The top seven dangers for properties left empty - special briefing for RICS members

Broken pub window

The risks to unat­tend­ed or unoc­cu­pied prop­er­ties are far greater than for occu­pied premis­es. Vacant prop­er­ties are far more vul­ner­a­ble to van­dal­ism, arson, or sim­ply to the impact of extreme weath­er, such as storm dam­age, or to util­i­ty leaks, which if unno­ticed can severe­ly dam­age the fab­ric of a building.

With these risks in mind, the vacant prop­er­ty experts, VPS Secu­ri­ty Ser­vices, have list­ed the top sev­en dan­gers that need to be man­aged for emp­ty prop­er­ties, recent­ly shar­ing this brief with mem­bers of the Roy­al Insti­tute of Char­tered Sur­vey­ors (RICS).

  1. Water Ingress, Flood­ing and burst water pipes. Escape of water or flood dam­age is one of the most com­mon types of domes­tic prop­er­ty dam­age claims, with insur­ers typ­i­cal­ly pay­ing out £1.8 mil­lion for it every day. The dam­age that can occur to a prop­er­ty that is tem­porar­i­ly vacant can be sig­nif­i­cant­ly high if it is not known about, nor attend­ed to, for some days or even weeks.
  2. Fire. Arson accounts for about 50% of all fires attend­ed by Fire & Res­cue Ser­vices in the whole of the Unit­ed King­dom – that means of the 150,000+ fires attend­ed, approx­i­mate­ly 75,000 of them were start­ed delib­er­ate­ly. That’s the equiv­a­lent to a mind-bog­gling 200 fires EVERY DAY are arson – and prop­er­ties that are vacant are eas­i­er tar­gets, and so bear the worst of these attacks.
  3. Fly-tip­ping. In com­par­i­son to arson, fly-tip­ping sta­tis­tics are even more alarm­ing. Last year, local author­i­ties report­ed that there were almost one mil­lion inci­dents of fly-tip­ping, or 2,700 times dai­ly. VPS has ded­i­cat­ed clean and clear’ teams who do noth­ing else but remove waste, often from the sur­round­ing grounds or car-parks of clients’ prop­er­ties that are tem­porar­i­ly vacant and there­fore become a fly-tip­pers’ tar­get. An oper­a­tion they car­ried out for Tesco received atten­tion in the press because VPS deployed drones to high­light an ille­gal fly-tip­ping hub’ that had been cre­at­ed by one of their superstores.
  4. Van­dal­ism and theft. These crimes can range from unwant­ed graf­fi­ti through to attempt­ed break-ins and thefts, such as met­al crime. Before it could be secured, one pub­lic house that closed down had three peo­ple in yel­low high-vis­i­bil­i­ty jack­ets pull up a truck along­side it, use lad­ders to climb onto its roof, and then steadi­ly strip it of lead tiles, all in broad daylight.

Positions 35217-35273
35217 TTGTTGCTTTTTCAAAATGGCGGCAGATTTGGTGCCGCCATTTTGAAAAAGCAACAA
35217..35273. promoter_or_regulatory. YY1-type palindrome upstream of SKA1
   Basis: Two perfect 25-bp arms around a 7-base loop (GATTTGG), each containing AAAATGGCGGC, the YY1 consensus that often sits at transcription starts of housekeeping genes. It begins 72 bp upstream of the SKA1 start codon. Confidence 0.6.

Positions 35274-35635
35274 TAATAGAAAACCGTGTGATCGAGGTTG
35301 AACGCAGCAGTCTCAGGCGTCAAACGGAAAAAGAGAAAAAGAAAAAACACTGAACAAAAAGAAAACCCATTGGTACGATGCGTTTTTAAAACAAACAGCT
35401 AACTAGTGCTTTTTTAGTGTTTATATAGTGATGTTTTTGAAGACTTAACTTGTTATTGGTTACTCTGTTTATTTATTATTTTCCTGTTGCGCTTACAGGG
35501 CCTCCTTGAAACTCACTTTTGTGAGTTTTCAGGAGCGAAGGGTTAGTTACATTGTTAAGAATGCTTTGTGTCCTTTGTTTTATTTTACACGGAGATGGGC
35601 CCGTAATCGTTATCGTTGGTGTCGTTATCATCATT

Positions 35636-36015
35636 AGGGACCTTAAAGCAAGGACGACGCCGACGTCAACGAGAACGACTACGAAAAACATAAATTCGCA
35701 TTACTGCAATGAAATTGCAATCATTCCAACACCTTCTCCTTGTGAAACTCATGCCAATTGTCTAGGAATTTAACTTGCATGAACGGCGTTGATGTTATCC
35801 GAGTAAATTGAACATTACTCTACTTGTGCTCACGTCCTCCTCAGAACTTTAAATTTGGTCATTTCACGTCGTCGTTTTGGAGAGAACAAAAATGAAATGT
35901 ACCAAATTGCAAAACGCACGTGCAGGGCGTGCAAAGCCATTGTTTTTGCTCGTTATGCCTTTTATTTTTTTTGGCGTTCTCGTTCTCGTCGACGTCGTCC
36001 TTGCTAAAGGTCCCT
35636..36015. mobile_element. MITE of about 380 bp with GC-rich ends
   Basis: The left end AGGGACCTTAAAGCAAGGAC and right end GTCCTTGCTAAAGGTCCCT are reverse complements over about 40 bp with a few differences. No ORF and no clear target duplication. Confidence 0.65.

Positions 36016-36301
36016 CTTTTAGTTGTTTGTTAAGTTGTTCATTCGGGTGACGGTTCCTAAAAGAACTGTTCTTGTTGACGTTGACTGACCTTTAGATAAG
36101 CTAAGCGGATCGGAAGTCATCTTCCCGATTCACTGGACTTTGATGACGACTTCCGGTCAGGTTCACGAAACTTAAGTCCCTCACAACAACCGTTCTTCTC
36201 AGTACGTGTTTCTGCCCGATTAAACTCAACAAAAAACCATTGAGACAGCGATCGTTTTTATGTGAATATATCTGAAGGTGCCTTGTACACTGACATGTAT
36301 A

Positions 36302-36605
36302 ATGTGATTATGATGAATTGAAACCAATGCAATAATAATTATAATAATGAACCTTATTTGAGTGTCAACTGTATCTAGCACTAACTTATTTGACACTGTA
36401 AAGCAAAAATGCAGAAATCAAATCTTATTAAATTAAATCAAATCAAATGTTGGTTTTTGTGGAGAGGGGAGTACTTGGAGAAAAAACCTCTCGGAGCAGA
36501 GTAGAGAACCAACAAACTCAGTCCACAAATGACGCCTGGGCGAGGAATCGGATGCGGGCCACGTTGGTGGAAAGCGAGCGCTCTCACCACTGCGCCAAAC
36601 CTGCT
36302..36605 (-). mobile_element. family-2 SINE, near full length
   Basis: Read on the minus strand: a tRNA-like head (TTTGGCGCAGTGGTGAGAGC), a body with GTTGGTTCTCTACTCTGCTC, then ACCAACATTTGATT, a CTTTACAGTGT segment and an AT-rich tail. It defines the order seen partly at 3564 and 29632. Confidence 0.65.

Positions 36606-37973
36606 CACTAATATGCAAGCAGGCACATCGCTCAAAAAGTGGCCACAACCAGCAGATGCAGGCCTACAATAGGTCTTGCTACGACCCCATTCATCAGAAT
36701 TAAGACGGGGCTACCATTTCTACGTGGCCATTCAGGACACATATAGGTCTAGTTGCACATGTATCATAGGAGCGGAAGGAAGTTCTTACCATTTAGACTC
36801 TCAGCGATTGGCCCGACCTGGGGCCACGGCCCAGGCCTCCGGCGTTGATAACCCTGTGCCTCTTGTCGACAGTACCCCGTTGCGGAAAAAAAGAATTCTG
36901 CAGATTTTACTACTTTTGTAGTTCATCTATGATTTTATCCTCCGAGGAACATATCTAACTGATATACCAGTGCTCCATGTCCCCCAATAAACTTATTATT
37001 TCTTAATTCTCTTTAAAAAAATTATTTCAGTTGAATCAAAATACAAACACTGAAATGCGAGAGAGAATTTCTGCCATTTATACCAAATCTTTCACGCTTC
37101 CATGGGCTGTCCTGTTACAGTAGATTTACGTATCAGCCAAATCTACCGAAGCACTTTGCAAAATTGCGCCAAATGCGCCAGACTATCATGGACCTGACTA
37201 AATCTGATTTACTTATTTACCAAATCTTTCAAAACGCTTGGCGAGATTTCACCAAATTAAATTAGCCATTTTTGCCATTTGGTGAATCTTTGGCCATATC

5. Squat­ting. Since 2012, a law made res­i­den­tial squat­ting a crim­i­nal offence, so squat­ters now tar­get more vacant com­mer­cial prop­er­ties. Squat­ters gained access to an emp­ty build­ing in South York­shire by remov­ing the win­dow cov­er­ing, forc­ing it open and cut­ting through inter­nal secu­ri­ty bars. The squat­ters detached tiles from a sus­pend­ed ceil­ing, dam­aged the key­pad entry sys­tem, wrote graf­fi­ti on the inter­nal walls and dam­aged floor­ings. They also removed con­crete blocks from the wall sep­a­rat­ing two adjoin­ing units. The insur­ance claim for mali­cious dam­age was esti­mat­ed at £65,000.
  6. Tres­passers and urban explor­ers. Dur­ing the sum­mer we run a cam­paign to warn the risks of chil­dren climb­ing onto derelict prop­er­ties or play­ing in desert­ed build­ings in their school hol­i­days. (“Don’t Goof on the Roof”) Over 3,000 young peo­ple are esti­mat­ed to take risks every week tres­pass­ing on derelict build­ings or emp­ty con­struc­tion sites. Any­one who owns, or con­trols a site, has a legal duty of care to pro­tect peo­ple on the site from fore­see­able harm, and this duty even extends to peo­ple who are tres­pass­ing. Peo­ple injured on a site, even if they are unau­tho­rised tres­passers, can sue the own­ers and man­agers for neg­li­gence and for respon­si­bil­i­ty for their injuries.
  7. Neglect. Of course, none of the above may occur, but vacant prop­er­ties can some­times fall into dis­re­pair just from being neglect­ed, with sim­ple main­te­nance checks and repairs unheeded.

Along­side these sev­en dan­gers, lies the sev­en dead­ly sins of mis­man­ag­ing them: expo­sure to lit­i­ga­tion, non-com­pli­ance, no evi­dence of inspec­tions or care, DIY inspec­tions, inval­i­dat­ing inspec­tions, no record­ed trail or, sim­ply, no inspections. 

When seek­ing prop­er­ties to be pro­tect­ed, clients most com­mon wish list boils down to three things:

  • Effi­cient and sim­ple key management 
  • Con­trolled, safe but fast access for inspec­tors, trades­peo­ple, autho­rised personnel
  • Reli­able, trans­par­ent and hon­est secu­ri­ty and guarding